Bridges, R. (1999). Through my eyes. New York: Scholastic Press.
This book would be appropriate for kindergarten through adult. For younger grades, reading aloud and looking at the photographs would be more appropriate.
This book could be used in social studies instruction.
Ruby Bridges experienced integration in the New Orleans school first-hand. This is an autobiography of her experiences during her first grade year, as the only African-American in her school in 1960. The articles and interviews were compiled and edited by Margo Lundell.
1999 Parents’ Choice Award; 2000 Jane Addams Children’s Book Award; 2000 Carter G. Woodson Book Award
This book is about Ruby Bridges’ experiences during 1960, as she integrated William Frantz Public School when she was six years old. She was the only African-American student that integrated that school that year. This book tells her story as she remembers it then. The book also includes photographs that show the protestors that were there as Ruby went to school each day. Quotes from articles and interviews give a picture of the turbulent times during the Civil Rights Movement.
The social studies strands addressed by this book are Civic Ideals and Practices and Individuals, Groups, and Institutions.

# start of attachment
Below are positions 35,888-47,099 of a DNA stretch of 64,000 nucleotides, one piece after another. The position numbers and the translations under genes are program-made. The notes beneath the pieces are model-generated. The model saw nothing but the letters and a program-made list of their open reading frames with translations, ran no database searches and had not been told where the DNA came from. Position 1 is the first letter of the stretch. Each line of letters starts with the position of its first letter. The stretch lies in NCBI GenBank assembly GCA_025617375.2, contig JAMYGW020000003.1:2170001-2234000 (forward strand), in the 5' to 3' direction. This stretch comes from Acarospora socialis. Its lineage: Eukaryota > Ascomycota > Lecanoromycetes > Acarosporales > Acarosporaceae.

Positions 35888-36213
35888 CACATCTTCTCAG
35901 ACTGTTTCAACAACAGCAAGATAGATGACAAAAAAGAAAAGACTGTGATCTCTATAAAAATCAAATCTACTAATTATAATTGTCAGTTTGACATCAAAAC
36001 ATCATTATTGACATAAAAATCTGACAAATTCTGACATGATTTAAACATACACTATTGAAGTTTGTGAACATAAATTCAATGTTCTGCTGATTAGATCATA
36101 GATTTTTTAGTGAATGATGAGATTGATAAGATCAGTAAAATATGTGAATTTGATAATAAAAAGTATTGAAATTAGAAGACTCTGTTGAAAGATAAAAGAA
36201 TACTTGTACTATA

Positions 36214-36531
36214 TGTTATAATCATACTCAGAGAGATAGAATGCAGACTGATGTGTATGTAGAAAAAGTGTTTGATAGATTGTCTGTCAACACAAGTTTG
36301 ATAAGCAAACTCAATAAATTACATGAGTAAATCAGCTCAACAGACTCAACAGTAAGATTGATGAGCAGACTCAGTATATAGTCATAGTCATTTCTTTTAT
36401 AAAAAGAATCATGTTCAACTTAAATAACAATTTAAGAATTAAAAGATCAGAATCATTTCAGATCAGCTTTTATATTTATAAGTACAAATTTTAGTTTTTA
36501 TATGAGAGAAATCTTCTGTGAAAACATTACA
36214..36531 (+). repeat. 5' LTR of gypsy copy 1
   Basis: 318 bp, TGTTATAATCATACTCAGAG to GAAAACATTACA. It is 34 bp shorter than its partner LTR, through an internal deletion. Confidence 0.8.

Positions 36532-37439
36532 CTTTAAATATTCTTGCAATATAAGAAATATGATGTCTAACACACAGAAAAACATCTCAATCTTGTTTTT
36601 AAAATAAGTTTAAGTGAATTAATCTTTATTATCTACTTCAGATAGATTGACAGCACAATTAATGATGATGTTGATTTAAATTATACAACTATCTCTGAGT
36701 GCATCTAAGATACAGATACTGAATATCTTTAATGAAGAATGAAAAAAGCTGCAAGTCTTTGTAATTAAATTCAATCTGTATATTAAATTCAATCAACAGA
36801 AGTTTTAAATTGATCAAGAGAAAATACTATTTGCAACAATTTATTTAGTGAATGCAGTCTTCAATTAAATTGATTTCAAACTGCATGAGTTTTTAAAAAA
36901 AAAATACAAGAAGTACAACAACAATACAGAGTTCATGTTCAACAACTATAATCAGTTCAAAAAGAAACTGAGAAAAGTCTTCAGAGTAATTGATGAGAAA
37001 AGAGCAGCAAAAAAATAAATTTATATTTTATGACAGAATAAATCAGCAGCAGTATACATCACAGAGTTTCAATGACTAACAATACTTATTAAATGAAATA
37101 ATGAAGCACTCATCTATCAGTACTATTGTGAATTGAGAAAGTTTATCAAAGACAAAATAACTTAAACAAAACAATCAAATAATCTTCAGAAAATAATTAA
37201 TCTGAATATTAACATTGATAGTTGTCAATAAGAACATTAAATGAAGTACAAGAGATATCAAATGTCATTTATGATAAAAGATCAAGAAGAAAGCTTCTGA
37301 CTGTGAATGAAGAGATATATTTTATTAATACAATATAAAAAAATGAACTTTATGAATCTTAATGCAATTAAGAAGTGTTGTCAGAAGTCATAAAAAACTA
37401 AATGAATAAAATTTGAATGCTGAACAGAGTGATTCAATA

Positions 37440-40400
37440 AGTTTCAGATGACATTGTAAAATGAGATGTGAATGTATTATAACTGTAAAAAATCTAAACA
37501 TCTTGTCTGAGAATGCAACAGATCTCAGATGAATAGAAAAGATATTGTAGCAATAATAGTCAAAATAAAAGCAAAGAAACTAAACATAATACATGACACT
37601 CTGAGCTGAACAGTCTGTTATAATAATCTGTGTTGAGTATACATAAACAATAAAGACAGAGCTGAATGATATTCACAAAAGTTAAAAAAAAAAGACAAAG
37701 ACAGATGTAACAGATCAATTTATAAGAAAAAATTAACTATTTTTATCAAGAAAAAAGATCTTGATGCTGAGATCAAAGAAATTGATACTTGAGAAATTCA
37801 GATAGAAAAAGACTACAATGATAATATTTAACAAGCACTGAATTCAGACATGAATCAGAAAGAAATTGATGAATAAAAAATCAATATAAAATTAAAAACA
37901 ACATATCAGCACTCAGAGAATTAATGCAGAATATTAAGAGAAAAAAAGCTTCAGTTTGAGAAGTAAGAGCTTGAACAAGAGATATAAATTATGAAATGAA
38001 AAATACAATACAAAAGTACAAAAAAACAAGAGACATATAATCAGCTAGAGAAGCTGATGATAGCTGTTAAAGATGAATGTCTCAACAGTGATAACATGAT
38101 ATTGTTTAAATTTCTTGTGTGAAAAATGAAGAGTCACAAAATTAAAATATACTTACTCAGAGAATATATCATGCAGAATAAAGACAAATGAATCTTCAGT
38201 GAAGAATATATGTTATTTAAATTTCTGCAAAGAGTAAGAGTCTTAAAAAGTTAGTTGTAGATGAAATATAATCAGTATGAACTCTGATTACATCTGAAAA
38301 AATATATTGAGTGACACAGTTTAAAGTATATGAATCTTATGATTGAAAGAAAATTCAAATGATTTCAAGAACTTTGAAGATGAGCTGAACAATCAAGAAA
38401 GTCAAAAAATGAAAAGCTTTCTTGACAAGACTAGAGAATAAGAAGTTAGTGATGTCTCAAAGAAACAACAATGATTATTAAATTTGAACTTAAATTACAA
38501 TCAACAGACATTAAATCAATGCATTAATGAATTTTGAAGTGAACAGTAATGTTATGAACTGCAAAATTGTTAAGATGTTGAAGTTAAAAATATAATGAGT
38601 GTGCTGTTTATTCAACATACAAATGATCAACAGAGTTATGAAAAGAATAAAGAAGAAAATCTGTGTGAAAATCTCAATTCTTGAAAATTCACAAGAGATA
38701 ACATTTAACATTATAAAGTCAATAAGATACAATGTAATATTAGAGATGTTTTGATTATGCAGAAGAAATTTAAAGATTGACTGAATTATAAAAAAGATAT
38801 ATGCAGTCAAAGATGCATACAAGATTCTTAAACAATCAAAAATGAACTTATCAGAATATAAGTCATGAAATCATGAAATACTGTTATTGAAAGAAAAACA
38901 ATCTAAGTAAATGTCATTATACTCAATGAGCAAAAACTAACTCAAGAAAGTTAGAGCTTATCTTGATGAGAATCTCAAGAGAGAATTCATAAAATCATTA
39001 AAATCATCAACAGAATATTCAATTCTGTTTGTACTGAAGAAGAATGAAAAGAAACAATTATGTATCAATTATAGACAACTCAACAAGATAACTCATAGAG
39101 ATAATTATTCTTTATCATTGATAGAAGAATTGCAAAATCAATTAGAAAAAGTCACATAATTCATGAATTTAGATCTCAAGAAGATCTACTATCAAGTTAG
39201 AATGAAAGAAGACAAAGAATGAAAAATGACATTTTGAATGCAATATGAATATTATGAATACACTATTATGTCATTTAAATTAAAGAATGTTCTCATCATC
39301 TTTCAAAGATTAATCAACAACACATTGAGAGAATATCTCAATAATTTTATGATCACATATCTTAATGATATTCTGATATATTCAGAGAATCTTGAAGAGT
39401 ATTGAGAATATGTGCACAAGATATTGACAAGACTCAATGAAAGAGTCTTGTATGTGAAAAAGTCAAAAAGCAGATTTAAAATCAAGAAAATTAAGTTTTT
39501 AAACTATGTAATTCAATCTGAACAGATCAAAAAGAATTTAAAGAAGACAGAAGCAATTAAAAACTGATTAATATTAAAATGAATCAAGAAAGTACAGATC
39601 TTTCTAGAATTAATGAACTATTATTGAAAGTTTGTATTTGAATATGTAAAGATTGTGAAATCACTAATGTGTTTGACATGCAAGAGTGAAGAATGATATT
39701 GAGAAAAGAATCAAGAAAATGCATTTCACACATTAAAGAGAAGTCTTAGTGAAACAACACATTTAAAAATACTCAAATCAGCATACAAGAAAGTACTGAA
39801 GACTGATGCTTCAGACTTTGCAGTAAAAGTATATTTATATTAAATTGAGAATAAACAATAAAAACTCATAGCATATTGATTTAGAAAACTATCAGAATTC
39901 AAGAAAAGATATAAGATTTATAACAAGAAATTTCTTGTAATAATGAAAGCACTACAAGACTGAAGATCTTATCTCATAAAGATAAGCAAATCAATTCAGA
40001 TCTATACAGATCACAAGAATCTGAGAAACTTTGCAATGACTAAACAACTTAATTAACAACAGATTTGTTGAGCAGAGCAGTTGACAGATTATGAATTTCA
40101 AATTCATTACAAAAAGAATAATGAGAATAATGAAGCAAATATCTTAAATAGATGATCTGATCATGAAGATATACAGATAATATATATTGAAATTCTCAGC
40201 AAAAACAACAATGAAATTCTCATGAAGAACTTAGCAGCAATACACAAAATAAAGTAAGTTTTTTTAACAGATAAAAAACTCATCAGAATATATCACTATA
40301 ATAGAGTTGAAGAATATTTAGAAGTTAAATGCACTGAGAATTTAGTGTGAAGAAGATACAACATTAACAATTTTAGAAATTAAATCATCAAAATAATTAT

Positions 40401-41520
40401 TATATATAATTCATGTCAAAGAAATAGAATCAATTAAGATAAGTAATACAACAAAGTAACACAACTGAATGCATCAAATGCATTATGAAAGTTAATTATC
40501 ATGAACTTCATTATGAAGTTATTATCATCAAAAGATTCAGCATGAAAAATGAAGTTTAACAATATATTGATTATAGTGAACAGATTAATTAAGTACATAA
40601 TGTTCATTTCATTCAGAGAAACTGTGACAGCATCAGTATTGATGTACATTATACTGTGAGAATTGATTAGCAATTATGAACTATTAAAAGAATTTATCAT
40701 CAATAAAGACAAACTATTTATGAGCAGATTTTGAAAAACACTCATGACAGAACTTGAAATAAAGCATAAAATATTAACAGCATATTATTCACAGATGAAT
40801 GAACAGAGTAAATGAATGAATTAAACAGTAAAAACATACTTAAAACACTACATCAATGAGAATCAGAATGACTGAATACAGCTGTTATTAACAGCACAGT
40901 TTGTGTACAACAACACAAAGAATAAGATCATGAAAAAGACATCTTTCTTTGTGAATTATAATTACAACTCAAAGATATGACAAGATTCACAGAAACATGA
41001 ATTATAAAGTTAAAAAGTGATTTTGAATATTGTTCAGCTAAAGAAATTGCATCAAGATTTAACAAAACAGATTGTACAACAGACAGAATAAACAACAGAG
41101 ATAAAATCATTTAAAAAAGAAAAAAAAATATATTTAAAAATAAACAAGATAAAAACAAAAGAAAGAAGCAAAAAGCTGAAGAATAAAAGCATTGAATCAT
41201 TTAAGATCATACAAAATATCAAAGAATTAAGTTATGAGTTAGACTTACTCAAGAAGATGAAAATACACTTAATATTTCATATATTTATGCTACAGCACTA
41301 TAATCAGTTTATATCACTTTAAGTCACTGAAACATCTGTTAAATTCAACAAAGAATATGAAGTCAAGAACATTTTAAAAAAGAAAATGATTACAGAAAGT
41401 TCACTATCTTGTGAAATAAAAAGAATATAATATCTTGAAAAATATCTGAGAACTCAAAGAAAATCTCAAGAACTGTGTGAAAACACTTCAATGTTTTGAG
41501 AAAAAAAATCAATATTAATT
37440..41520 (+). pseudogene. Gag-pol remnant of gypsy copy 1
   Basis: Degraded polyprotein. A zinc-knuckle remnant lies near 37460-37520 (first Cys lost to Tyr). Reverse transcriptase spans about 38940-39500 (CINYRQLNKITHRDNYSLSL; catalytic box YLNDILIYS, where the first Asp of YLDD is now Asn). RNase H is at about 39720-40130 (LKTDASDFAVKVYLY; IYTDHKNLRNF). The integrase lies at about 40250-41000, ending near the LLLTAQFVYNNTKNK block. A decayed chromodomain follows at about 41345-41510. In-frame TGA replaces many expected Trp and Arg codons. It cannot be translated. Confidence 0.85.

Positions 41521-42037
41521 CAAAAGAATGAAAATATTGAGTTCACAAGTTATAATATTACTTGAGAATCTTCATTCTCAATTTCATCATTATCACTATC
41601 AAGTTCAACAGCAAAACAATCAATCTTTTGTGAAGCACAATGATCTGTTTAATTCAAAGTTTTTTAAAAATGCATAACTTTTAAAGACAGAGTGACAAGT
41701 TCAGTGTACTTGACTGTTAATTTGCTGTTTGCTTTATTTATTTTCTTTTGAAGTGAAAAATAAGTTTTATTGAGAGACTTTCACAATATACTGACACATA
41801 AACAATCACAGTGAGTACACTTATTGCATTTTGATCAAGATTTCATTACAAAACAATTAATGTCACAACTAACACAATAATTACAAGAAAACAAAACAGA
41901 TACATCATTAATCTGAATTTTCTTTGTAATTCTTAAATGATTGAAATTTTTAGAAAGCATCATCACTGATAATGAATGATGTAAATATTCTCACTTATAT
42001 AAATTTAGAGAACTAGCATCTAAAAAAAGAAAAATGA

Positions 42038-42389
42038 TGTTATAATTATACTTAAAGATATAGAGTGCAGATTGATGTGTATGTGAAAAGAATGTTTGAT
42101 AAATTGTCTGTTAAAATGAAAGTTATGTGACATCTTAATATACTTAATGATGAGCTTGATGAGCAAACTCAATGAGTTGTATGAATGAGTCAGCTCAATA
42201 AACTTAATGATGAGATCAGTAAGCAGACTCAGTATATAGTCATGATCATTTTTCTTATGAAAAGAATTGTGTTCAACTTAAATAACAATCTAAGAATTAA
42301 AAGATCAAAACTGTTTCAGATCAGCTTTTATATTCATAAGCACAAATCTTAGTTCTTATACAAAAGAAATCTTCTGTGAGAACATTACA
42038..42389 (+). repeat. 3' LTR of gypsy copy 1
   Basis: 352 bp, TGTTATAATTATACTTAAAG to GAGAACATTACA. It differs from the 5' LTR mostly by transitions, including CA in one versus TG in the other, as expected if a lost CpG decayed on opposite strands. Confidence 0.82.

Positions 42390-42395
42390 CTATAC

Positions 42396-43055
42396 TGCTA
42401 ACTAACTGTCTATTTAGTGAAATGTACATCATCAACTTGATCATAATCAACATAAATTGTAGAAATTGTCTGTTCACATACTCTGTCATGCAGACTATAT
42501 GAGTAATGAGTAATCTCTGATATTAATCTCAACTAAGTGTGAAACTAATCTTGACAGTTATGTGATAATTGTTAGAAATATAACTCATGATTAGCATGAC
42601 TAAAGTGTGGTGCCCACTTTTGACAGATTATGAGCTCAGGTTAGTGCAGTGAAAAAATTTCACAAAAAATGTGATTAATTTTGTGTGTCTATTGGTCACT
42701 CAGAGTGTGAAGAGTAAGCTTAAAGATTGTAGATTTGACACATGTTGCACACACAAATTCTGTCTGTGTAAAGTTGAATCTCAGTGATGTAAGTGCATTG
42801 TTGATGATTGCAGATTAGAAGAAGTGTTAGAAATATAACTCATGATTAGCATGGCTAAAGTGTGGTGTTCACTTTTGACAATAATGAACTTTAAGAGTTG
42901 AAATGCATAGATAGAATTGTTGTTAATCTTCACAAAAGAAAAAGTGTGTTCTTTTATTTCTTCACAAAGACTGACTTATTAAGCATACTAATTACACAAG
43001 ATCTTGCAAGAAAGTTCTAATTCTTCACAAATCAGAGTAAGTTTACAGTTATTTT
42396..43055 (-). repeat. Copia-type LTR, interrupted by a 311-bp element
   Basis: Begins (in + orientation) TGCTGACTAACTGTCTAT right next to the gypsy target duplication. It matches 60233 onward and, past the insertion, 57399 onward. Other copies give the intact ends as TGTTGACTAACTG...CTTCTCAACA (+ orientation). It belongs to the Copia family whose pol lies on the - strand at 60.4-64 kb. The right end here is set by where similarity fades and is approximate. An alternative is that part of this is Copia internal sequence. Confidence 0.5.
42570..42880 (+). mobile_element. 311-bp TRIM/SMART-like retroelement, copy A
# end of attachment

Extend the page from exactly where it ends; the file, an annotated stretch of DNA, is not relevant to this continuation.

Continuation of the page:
The illustrations in this book are black and white photographs using sepia tones from a variety of sources that document Ruby’s first grade year during integration. The photographs are very powerful in their portrayal of the courage that Ruby demonstrated.
Important access features in this book include a Dear Reader letter by Harry Belafonte, a bottom bar on each two page spread that give excerpts from interviews and articles, a heading at the top of each two page spread, a timeline of events during the Civil Rights Movement, and a section that explains what Ruby has been as an adult.
Use in My Classroom:
I would use this book during my study of the Civil Rights Movement in social studies and during Black History Month in February. This book could also be used to during a genre unit on biographies and autobiographies. Another way to use this book would be during a study of children who make a difference in the world.
My Response to the Book:
I thought this book was beautifully done. I expected Ruby Bridges to have some bitterness for the protestors and demonstrators that were present each day, but surprisingly she felt the opposite for them. This book, with its touching photographs, shows how one person can make a difference in the lives of many. I thought this book was wonderful!
The Story of Ruby Bridges by Robert Coles.
Books about Civil Rights:
If a Bus Could Talk: The Story of Rosa Parks by Faith Ringgold
Martin’s Big Words: The Life of Dr. Martin Luther King, Jr. by Doreen Rappaport
Rosa by Nikki Giovanni
The Forbidden Schoolhouse: The True and Dramatic Story of Prudence Crandell and
Students by Suzanne Jurmain